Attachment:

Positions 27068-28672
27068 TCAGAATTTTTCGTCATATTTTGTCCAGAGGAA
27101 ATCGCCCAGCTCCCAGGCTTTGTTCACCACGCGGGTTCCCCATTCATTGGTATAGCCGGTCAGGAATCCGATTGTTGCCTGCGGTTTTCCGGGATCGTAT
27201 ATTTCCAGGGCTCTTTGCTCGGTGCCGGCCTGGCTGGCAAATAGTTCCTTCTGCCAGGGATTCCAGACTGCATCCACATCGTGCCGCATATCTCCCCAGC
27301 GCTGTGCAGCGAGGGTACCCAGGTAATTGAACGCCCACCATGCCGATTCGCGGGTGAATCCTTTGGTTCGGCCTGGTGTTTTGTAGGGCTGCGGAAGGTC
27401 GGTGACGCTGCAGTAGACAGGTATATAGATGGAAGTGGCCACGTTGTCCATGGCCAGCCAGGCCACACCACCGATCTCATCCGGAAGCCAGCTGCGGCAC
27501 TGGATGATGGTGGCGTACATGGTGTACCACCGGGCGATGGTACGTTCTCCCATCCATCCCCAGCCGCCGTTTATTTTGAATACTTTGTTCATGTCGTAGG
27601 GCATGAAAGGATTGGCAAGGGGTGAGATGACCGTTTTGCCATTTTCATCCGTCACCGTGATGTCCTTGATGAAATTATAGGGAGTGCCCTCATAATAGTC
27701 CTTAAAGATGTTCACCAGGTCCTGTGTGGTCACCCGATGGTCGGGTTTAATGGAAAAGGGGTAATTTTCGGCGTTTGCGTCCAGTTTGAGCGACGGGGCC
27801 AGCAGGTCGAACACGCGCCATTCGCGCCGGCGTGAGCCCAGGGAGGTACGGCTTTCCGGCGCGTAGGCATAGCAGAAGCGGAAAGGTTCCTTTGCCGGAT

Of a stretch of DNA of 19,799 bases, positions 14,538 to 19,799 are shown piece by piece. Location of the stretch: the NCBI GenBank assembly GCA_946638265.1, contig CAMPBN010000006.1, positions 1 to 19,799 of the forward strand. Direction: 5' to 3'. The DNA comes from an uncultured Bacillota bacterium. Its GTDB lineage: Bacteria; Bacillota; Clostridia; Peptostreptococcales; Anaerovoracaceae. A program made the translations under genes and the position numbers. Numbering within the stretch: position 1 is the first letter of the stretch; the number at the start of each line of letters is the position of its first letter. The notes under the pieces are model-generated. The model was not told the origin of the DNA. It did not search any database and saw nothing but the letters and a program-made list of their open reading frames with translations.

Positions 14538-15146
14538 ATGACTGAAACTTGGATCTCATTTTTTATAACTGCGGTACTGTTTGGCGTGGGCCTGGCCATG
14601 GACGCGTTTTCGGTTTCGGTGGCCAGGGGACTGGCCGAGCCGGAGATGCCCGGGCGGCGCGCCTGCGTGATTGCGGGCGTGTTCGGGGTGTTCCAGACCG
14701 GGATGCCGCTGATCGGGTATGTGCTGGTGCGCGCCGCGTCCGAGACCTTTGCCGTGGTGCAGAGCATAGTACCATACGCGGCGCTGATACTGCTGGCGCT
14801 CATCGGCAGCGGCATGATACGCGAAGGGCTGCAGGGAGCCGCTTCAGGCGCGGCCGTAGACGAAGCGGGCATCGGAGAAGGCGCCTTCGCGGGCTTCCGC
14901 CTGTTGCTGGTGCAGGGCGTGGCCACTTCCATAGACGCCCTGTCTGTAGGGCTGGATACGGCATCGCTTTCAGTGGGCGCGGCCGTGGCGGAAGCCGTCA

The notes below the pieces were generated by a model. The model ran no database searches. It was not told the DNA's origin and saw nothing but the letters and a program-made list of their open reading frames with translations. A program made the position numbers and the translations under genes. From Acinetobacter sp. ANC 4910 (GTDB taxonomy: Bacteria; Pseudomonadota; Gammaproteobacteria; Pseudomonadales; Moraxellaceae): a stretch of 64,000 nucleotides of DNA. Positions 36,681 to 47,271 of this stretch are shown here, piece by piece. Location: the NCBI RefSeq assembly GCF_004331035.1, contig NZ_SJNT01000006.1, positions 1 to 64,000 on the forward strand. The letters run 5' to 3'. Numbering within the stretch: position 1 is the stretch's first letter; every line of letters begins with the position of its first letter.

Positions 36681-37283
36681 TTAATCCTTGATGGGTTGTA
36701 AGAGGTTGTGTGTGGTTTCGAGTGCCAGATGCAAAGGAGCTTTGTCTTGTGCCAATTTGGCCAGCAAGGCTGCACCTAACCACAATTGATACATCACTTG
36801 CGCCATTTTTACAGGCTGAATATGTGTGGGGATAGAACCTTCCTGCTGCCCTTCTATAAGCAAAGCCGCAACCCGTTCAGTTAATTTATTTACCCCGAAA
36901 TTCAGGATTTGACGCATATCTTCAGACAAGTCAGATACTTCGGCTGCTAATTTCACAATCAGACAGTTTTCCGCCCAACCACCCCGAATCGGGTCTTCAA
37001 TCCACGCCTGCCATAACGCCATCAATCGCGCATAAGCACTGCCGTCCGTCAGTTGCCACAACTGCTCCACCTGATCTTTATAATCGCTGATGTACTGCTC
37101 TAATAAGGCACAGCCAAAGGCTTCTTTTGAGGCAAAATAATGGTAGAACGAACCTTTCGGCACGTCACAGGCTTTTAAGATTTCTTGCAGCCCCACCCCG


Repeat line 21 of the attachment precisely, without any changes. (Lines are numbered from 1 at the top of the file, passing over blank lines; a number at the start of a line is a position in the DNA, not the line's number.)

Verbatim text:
36701 AGAGGTTGTGTGTGGTTTCGAGTGCCAGATGCAAAGGAGCTTTGTCTTGTGCCAATTTGGCCAGCAAGGCTGCACCTAACCACAATTGATACATCACTTG